Opera della Luna’s UK premiere of the chamber opera Three Decembers by contemporary American composer Jake Heggie will take place at Wilton’s Music Hall, in Whitechapel, east London, in May.

The opera tells the story of a Broadway actress, Madeline Mitchell, and her two adult children, Beatrice and Charlie. It takes place over three decades of the AIDS crisis, with each of three parts set in the month of December in the years 1986, 1996 and 2006, as the characters struggle to connect when family secrets are revealed. Three Decembers received its world premiere at Houston Grand Opera in 2008.

The libretto, written by American songwriter and lyricist Gene Scheer, is based on an original text by American playwright Terrance McNally. Some Christmas Letters was created in 1999 for a Christmas concert to benefit Broadway Cares/Equity Fights AIDS.

The cast consists of mezzo-soprano Lucy Schaufer as Madeline Mitchell, Welsh soprano Llio Evans as her daughter Beatrice and Canadian baritone Jean-Kristof Bouton as her son Charlie. The production is directed by Opera della Luna’s artistic director Jeff Clarke; it is conducted by Toby Purser.

The production runs at Wilton’s from 17-18 and 20-21 May, with performances starting at 7.30pm. Tickets are on sale now and cost £15-30. Tickets for the Wednesday and Friday evenings include admission to a post-show discussion. The run time is 90 minutes, with no interval.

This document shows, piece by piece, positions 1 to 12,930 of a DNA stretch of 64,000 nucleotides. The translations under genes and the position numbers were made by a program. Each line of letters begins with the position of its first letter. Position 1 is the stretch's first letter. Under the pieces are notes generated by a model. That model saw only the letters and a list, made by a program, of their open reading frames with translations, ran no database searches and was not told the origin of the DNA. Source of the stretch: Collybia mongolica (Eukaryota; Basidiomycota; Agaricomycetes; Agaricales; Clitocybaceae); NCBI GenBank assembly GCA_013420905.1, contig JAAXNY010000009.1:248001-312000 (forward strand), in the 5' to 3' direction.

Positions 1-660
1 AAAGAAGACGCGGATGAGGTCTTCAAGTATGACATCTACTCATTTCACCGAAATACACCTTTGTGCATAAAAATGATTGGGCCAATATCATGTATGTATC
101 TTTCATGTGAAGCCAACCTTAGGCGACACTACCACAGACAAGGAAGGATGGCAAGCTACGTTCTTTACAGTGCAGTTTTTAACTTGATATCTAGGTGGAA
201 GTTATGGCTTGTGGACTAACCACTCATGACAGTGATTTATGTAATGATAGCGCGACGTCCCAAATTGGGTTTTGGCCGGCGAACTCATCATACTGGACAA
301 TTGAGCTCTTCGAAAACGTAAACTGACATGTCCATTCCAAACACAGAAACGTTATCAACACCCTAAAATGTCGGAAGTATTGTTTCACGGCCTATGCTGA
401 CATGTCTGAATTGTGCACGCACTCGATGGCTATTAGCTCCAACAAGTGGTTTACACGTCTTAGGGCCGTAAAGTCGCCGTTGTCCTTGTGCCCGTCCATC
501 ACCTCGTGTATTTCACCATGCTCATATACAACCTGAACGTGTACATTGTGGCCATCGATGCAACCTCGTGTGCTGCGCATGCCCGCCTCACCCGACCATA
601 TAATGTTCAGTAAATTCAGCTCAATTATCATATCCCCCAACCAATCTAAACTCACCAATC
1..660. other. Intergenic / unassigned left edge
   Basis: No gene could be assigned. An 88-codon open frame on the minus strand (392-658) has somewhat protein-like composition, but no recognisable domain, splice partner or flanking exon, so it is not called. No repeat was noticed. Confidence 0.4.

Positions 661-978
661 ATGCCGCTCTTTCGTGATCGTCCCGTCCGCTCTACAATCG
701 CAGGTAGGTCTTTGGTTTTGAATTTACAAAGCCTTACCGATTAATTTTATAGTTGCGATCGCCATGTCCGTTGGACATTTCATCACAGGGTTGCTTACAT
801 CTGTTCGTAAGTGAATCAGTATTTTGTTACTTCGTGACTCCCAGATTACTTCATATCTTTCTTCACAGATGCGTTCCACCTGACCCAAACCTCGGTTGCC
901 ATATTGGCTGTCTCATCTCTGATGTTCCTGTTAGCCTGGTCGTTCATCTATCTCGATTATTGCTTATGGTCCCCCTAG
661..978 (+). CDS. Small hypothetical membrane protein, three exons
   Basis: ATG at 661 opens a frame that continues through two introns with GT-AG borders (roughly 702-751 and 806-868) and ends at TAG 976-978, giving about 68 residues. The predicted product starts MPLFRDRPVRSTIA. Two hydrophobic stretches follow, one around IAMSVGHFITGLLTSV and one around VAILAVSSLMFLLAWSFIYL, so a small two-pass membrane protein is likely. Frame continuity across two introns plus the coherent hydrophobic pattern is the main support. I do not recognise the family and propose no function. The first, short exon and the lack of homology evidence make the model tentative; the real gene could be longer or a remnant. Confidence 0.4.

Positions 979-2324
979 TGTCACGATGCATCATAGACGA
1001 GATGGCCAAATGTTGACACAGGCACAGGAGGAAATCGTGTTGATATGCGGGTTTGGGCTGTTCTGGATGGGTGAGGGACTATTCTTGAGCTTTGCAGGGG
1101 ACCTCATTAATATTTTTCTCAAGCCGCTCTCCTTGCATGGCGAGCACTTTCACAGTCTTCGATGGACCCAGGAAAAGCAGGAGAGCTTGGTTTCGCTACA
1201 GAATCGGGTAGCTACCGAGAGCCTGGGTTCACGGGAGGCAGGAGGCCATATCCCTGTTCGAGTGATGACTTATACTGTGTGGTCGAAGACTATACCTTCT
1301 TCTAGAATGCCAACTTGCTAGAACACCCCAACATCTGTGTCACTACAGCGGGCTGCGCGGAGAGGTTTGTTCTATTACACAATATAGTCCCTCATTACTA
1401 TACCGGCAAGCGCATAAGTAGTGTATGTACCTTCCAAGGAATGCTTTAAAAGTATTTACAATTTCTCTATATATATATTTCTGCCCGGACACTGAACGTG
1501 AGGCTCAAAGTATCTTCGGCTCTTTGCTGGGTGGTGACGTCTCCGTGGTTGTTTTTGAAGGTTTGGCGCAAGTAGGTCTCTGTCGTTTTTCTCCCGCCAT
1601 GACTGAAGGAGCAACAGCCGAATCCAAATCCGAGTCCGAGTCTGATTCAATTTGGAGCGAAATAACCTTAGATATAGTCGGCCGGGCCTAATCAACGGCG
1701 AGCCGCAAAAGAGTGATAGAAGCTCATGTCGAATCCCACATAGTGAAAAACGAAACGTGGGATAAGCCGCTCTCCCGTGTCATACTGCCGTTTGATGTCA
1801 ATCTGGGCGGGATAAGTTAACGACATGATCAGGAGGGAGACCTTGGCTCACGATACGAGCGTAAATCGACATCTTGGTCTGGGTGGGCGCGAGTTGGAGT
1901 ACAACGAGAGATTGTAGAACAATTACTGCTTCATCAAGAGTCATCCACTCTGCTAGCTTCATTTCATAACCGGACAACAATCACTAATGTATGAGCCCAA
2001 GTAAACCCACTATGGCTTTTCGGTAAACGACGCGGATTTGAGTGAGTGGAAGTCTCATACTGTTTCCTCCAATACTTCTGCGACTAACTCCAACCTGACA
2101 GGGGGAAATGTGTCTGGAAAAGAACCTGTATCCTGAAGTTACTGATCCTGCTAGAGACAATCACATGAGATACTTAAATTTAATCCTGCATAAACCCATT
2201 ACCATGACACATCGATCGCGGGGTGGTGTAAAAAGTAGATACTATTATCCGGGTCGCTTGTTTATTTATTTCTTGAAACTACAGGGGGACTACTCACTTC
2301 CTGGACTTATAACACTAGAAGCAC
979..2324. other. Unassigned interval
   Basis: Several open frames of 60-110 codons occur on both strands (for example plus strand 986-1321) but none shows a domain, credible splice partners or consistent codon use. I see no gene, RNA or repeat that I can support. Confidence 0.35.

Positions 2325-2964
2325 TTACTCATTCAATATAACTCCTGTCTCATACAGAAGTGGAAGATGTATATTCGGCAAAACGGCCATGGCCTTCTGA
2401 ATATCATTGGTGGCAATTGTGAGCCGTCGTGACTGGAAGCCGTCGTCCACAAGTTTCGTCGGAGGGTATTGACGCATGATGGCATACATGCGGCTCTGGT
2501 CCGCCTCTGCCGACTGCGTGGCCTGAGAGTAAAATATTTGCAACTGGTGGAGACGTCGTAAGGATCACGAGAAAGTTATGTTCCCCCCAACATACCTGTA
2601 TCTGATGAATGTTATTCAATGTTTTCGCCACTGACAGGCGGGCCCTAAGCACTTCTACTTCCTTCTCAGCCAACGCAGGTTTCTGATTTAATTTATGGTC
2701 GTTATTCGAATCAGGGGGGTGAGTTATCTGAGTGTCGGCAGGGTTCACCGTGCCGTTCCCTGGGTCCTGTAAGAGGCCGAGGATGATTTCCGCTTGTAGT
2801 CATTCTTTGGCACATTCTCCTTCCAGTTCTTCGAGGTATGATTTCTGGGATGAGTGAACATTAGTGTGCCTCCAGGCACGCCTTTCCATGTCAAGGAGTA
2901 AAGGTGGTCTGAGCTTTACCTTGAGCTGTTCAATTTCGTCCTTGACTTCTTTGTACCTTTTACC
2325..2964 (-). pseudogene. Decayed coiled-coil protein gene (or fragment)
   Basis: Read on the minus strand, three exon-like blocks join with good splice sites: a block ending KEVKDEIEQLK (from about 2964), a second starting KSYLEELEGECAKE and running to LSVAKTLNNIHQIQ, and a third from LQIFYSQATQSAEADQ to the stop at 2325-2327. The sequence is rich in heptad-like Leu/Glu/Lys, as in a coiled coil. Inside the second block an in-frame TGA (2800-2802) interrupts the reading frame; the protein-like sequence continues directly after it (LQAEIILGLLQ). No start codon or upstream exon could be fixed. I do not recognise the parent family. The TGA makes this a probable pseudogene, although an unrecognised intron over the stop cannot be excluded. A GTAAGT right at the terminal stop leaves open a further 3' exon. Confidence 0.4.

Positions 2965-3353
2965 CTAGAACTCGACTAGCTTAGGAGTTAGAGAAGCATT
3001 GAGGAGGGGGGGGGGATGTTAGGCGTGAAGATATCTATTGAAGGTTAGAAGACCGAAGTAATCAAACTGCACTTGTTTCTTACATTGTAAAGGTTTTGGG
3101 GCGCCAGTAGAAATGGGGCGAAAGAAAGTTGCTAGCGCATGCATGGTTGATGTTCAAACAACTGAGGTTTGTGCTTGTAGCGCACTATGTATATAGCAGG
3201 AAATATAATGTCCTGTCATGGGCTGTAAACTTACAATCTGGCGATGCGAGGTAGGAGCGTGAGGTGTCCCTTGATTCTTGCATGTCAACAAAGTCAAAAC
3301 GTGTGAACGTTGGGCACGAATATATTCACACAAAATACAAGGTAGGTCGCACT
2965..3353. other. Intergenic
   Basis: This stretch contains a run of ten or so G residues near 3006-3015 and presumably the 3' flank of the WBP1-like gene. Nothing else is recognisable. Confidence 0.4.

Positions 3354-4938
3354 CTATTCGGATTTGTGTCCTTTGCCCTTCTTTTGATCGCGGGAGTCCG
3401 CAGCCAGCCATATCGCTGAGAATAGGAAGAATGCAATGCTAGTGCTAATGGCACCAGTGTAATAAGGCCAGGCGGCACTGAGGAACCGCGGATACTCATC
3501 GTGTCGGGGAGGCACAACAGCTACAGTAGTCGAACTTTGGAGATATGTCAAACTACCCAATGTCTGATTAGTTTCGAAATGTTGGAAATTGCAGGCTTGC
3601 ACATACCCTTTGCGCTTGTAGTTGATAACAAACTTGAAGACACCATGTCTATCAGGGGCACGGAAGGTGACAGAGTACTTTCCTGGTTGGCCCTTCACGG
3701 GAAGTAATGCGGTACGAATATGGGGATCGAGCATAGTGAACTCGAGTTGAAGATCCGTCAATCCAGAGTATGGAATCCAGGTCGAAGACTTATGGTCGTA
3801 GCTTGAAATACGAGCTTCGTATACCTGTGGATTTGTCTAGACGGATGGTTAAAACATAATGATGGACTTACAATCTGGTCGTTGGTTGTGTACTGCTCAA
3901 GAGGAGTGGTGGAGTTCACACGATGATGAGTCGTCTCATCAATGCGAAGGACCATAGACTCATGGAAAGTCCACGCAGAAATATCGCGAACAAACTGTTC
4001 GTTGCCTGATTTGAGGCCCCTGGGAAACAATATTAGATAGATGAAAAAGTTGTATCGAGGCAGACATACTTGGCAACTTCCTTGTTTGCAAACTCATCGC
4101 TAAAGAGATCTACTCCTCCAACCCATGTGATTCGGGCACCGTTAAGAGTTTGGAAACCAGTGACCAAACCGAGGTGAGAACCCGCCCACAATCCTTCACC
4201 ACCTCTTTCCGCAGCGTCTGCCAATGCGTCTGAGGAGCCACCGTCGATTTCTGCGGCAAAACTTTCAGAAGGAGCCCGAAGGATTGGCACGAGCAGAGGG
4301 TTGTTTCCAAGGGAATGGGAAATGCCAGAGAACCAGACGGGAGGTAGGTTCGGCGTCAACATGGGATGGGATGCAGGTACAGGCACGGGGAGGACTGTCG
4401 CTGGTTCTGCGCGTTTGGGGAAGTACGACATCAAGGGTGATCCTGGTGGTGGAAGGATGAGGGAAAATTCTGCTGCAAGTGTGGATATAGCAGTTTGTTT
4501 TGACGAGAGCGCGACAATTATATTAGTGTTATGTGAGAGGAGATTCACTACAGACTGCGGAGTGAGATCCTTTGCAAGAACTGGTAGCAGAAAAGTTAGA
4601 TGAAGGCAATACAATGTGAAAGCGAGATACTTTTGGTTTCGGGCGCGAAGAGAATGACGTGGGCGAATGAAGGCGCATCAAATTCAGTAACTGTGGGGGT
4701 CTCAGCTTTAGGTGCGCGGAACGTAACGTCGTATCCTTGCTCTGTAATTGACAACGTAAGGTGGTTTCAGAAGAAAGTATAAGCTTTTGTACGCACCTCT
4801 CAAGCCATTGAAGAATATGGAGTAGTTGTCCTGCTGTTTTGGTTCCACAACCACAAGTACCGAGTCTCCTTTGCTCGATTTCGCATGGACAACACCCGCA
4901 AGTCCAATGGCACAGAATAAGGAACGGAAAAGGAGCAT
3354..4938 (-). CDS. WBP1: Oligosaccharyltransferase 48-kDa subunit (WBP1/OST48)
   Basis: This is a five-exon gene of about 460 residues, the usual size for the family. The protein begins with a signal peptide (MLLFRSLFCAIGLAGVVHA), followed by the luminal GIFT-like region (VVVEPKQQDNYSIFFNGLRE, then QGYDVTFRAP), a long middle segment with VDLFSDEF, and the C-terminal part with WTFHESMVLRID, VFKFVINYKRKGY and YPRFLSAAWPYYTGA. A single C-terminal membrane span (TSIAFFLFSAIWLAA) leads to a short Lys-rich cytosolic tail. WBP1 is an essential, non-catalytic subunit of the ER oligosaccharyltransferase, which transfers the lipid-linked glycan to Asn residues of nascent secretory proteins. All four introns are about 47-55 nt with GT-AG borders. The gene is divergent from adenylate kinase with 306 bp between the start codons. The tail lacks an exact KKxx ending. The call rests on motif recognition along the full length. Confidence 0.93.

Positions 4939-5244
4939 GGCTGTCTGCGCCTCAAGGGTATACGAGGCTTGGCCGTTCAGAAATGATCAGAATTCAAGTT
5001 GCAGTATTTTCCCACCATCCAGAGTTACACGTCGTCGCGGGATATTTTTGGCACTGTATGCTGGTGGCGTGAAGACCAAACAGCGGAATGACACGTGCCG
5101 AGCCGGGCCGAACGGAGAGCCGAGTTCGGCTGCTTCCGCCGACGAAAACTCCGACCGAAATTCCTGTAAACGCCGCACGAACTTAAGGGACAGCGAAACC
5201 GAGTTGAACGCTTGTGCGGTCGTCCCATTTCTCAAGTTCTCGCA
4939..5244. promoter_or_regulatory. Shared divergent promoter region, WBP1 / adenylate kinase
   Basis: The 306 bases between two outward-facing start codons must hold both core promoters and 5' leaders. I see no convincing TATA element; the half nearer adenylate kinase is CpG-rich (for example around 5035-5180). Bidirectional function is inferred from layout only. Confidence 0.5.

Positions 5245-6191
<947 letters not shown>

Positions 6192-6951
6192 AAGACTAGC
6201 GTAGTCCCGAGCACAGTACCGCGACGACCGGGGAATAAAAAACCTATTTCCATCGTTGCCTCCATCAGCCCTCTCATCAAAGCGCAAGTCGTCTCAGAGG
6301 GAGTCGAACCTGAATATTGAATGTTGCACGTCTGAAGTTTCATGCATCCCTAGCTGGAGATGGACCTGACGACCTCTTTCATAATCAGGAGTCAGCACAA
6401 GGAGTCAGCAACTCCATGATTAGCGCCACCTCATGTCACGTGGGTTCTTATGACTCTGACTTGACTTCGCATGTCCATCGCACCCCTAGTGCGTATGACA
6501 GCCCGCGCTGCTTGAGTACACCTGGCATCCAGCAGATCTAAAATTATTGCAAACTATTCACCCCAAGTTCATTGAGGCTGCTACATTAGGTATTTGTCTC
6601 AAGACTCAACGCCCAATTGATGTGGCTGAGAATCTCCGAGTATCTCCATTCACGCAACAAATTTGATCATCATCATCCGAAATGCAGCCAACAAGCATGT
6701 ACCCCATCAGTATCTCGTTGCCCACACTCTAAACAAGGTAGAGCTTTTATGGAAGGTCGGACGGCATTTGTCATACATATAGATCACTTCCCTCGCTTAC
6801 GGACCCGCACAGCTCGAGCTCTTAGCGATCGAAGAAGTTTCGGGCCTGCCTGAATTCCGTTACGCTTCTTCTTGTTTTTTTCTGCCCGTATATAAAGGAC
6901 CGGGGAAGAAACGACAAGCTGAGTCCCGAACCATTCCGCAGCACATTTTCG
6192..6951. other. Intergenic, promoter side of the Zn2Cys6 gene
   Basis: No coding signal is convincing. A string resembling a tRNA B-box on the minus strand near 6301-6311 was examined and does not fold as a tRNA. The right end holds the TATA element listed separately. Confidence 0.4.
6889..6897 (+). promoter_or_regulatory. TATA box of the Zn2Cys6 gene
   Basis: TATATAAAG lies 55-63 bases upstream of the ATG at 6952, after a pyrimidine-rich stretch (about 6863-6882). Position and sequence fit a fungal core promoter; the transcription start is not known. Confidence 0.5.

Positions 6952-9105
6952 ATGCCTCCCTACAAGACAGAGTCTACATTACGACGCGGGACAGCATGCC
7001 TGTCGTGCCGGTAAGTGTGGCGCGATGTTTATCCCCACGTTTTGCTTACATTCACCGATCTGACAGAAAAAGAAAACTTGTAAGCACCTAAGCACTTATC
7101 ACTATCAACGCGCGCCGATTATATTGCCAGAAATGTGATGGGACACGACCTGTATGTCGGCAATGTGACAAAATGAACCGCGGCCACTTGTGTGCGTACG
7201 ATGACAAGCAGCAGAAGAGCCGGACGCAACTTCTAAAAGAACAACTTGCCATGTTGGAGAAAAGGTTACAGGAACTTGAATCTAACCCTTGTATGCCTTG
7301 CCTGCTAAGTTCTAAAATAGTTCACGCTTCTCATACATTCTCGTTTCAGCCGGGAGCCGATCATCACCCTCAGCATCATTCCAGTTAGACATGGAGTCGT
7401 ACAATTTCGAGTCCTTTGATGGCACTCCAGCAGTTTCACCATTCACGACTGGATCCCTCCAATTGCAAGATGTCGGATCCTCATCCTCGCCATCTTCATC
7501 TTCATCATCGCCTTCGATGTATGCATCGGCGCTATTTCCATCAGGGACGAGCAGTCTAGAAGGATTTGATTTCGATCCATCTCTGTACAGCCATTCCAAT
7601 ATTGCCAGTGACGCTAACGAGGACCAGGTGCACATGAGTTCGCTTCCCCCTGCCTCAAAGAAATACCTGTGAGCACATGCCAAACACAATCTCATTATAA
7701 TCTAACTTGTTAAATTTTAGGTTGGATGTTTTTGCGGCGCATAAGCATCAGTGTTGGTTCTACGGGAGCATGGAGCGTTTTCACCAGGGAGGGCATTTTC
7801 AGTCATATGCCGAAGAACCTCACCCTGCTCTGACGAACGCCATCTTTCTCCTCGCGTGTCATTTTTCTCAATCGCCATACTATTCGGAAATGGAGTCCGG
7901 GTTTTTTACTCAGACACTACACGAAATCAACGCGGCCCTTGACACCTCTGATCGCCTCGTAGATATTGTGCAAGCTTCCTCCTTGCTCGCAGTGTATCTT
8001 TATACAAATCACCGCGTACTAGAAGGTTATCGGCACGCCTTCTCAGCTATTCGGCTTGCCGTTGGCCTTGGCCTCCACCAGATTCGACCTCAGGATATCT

In the middle of the run, on 19 May, Opera della Luna will present a rehearsed reading of a very different production. The Chocolate Soldier (1908) is an operetta by Oscar Straus, based on George Bernard Shaw’s play Arms and the Man. The German-language libretto is by Austrian writers Rudolf Bernauer and Leopold Jacobson.

It tells the story of Lieutenant Bummerli, a Swiss mercenary in the Serbian army. He takes refuge from his Bulgarian enemies in the house of a Bulgarian general, where he sets hearts a-flutter, almost compromises three ladies and then ruins the general’s daughter’s wedding to a Bulgarian soldier-hero.

When Straus approached Bernard Shaw for permission to turn his play Arms and the Man into a comic opera, he was given three conditions: none of Shaw’s dialogue nor any of the character’s names could be used; the libretto must be advertised as a parody; and Shaw would accept no royalties. However, the story could be re-told.

Financially, this was a very unwise move by Bernard Show, as the operetta went on to earn far more at the box office than the play ever did.

The works of George Bernard Shaw went out of copyright in 2021, and Opera della Luna’s performance will be the first at which his dialogue can be used in the staging of the operetta.

Tickets for this one-off performance, at 7.30pm, are on sale now, costing £15-30. It runs for 2 hours, plus an interval.



Presented by Opera della Luna, Three Decembers, a new chamber opera by Jake Heggie, will receive its UK premiere at Wilton’s Music Hall this month.